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Expectations From Financial Services Industry

This budget would be a great opportunity to give impetus on long term reforms which can help development of the financial market and can positively impact the underserved, MSME, SME and mid-market corporates which are the backbone of our economy

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This would be a historic year in many ways, for the first time the budget will be presented at the beginning of February instead of the last. This itself is an exceptional forward thinking by the government. Any large organisation, whether public or private needs beforehand planning to start its new financial year. Prior planning gives an organisation time to adjust to new goals for the forthcoming year. Government and its different arms should also have ample time to adjust to new budgetary goals and financial allocations. While, the timing is somewhat difficult, wherein government on one hand would have the state assembly election on their mind, which would restrict them to take harsh non-populist measures, on the other hand they cannot announce too many freebees given the restriction placed by election commission on them. I find this a stark contradiction, an opportunity wherein the policy makers can present a budget which is balanced and focused on long term transformational measures.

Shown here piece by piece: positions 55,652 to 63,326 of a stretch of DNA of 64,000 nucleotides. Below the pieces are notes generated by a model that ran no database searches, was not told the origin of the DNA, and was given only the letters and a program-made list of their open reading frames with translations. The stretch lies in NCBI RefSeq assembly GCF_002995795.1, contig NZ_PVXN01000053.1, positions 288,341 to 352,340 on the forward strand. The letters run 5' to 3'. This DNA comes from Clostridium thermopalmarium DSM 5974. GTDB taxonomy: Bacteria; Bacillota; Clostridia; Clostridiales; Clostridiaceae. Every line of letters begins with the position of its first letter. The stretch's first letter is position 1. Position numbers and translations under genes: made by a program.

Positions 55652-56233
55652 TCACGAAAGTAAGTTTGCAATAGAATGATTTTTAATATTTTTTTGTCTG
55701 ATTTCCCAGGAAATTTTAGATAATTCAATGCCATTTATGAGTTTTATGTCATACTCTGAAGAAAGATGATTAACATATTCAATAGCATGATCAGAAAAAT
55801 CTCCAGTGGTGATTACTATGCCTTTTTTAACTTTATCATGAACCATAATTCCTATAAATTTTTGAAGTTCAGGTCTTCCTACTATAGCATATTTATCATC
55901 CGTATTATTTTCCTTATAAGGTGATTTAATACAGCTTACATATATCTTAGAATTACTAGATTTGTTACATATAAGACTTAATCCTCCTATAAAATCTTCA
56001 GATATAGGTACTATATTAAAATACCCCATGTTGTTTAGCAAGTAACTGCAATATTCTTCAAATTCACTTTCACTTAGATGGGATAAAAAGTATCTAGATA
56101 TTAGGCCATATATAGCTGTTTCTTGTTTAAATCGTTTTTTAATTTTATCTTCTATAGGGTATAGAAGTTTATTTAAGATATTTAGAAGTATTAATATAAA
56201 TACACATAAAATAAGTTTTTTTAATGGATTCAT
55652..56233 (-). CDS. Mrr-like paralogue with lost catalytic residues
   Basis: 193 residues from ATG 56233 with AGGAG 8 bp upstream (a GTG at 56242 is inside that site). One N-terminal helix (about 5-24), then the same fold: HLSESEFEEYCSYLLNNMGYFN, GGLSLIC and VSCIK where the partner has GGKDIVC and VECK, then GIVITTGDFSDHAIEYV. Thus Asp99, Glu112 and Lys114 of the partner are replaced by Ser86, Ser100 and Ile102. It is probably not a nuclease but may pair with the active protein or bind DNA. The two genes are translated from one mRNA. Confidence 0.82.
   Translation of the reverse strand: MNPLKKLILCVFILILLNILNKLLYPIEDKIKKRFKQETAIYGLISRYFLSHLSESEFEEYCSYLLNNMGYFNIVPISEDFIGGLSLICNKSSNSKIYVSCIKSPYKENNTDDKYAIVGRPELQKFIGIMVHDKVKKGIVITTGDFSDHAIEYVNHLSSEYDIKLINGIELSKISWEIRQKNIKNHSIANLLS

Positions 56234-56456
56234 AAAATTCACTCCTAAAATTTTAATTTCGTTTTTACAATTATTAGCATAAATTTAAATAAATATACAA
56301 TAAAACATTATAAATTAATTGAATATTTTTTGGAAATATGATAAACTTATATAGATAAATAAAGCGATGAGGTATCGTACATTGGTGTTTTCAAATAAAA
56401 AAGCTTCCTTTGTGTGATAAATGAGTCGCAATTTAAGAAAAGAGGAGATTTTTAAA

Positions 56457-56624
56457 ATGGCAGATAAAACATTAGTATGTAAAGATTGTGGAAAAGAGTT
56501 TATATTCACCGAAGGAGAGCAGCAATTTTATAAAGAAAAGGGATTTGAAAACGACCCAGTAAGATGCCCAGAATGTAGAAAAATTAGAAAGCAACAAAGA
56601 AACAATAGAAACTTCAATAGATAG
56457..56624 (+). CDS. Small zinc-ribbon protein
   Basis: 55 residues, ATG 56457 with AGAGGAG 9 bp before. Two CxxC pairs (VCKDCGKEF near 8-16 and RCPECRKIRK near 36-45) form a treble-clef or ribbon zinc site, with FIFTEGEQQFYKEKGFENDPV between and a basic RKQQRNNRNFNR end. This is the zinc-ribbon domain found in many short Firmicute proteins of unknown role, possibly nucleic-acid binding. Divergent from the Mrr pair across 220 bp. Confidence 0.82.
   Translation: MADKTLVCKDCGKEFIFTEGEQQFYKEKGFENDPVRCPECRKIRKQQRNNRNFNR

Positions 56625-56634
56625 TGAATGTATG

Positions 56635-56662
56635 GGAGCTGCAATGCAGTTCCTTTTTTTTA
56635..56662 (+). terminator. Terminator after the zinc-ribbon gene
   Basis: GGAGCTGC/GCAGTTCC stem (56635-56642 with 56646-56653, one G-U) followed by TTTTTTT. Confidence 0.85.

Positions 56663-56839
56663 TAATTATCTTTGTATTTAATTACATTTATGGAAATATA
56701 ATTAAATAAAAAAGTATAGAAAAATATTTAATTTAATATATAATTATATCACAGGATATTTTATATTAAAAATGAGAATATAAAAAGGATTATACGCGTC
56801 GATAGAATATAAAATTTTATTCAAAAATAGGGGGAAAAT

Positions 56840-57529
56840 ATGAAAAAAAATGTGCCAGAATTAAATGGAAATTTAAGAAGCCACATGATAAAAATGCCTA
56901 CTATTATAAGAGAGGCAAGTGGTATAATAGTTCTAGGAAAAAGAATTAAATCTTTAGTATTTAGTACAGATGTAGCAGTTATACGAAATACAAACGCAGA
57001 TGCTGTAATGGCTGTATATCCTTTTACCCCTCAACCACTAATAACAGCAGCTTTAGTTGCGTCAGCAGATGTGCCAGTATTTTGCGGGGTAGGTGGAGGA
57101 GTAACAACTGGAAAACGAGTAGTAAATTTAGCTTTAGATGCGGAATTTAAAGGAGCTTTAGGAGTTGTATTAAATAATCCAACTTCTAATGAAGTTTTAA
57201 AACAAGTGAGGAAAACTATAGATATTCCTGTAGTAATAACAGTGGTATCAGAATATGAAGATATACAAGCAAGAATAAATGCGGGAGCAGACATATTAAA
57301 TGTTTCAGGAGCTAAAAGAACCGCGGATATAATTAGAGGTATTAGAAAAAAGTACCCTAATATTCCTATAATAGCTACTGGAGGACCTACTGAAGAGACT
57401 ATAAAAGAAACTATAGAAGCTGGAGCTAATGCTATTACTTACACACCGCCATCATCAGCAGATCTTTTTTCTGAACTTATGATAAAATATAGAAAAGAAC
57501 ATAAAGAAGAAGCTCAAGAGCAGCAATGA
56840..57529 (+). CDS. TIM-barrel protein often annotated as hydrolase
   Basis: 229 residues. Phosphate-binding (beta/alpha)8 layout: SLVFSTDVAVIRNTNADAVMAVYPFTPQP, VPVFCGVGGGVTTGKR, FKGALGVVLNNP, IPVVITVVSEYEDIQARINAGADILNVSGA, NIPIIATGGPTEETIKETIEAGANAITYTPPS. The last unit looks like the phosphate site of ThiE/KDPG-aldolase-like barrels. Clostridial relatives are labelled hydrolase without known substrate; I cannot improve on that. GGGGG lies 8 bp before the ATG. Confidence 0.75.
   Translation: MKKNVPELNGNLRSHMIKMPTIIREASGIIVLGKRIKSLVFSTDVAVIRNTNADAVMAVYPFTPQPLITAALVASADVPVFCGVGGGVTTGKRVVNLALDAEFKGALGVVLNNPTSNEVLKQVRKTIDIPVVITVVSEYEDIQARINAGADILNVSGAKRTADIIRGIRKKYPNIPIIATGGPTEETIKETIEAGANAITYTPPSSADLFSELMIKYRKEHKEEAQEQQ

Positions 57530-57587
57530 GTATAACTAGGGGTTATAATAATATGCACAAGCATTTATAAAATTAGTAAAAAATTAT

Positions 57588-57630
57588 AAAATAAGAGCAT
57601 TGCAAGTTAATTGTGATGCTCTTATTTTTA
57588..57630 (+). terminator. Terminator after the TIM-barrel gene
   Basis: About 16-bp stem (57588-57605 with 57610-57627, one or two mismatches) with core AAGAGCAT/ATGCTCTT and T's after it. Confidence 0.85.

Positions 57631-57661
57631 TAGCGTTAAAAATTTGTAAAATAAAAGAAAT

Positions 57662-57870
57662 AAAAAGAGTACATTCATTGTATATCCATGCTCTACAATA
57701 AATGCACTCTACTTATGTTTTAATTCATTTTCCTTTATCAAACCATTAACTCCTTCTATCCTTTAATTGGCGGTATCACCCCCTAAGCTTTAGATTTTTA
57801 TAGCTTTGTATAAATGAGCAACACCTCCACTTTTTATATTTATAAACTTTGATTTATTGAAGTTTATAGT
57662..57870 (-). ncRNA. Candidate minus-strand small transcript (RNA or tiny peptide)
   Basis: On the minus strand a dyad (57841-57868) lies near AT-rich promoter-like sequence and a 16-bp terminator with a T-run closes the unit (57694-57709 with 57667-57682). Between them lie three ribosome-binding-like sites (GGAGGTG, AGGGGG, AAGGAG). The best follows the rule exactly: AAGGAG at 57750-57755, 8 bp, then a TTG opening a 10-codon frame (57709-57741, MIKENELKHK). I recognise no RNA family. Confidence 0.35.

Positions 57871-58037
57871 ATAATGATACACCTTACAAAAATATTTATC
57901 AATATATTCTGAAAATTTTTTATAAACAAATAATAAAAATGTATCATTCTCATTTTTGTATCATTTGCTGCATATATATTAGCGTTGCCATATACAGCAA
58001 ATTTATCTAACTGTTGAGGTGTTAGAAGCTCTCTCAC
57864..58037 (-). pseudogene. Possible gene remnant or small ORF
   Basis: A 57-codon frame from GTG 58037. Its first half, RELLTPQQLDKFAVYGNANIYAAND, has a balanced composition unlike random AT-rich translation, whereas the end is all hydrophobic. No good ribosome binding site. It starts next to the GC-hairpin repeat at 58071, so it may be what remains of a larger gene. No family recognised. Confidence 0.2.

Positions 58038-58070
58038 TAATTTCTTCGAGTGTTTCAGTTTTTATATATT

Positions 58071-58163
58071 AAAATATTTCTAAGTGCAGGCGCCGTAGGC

On the backdrop of demonisation which in short run has created massive liquidity in banking system at the same time it has disrupted the financial markets. This budget would be a great opportunity to give impetus on long term reforms which can help development of the financial market and can positively impact the underserved, MSME, SME and mid-market corporates which are the backbone of our economy.